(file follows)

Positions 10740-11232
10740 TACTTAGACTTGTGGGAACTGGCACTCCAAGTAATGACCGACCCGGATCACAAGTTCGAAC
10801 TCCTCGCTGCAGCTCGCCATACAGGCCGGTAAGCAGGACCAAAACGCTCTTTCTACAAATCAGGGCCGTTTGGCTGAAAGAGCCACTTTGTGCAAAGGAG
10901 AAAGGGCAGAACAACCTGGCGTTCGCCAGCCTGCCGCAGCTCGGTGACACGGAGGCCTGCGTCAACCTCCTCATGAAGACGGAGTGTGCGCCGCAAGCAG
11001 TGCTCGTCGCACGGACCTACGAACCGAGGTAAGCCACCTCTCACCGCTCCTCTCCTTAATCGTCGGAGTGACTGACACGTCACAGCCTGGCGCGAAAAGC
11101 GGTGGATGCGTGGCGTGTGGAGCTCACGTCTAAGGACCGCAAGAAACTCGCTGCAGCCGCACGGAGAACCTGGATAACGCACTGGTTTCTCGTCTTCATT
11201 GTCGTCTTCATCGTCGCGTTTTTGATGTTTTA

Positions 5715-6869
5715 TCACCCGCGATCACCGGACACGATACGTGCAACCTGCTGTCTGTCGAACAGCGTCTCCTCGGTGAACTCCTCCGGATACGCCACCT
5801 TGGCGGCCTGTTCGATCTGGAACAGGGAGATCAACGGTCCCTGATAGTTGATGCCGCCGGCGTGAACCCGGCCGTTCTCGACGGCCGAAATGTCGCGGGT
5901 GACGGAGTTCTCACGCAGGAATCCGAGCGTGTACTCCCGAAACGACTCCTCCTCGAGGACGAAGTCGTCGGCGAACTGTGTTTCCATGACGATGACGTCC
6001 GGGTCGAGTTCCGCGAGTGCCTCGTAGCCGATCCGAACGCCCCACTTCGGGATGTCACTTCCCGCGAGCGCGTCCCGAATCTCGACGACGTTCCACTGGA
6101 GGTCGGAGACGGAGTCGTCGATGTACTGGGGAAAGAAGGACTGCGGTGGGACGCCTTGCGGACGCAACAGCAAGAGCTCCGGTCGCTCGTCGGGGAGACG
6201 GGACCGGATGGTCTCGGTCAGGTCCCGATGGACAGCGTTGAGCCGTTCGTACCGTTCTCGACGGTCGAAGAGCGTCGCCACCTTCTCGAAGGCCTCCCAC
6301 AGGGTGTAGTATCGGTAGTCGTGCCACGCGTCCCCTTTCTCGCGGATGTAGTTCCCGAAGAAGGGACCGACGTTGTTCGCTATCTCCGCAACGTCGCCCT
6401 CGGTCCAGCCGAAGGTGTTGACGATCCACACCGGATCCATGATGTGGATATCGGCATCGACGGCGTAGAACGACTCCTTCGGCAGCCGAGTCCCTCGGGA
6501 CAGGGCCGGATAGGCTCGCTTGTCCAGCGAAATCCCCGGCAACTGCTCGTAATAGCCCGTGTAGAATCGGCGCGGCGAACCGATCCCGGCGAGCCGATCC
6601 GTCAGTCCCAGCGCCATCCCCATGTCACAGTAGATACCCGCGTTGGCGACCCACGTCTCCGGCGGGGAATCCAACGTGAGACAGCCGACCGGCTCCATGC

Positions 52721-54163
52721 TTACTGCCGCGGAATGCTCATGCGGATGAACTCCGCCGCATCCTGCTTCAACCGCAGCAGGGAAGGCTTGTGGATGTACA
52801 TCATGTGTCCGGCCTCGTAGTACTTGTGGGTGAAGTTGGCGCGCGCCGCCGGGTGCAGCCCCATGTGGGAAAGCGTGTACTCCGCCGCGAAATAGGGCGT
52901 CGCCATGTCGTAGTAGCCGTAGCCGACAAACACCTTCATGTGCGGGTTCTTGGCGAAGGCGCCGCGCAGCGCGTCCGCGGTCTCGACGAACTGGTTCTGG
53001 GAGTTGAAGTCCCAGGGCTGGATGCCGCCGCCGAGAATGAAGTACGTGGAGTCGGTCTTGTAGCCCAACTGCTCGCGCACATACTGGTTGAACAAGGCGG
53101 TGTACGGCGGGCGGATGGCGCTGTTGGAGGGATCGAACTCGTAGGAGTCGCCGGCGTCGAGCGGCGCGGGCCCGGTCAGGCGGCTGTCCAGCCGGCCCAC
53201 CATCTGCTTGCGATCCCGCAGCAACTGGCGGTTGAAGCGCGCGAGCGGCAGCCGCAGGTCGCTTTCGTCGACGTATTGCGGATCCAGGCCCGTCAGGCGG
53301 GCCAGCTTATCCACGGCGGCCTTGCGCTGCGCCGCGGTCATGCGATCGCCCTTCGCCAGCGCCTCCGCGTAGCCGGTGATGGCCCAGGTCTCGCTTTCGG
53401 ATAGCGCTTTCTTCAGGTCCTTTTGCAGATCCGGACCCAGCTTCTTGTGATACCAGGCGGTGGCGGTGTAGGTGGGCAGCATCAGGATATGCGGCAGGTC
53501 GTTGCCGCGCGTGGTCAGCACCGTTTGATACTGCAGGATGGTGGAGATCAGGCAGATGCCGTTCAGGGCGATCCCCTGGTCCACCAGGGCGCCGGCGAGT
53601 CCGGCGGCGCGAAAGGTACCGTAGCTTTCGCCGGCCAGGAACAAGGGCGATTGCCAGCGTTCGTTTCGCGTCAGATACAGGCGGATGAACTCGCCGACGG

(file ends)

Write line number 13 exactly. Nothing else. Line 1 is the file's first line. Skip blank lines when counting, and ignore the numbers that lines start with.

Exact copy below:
6101 GGTCGGAGACGGAGTCGTCGATGTACTGGGGAAAGAAGGACTGCGGTGGGACGCCTTGCGGACGCAACAGCAAGAGCTCCGGTCGCTCGTCGGGGAGACG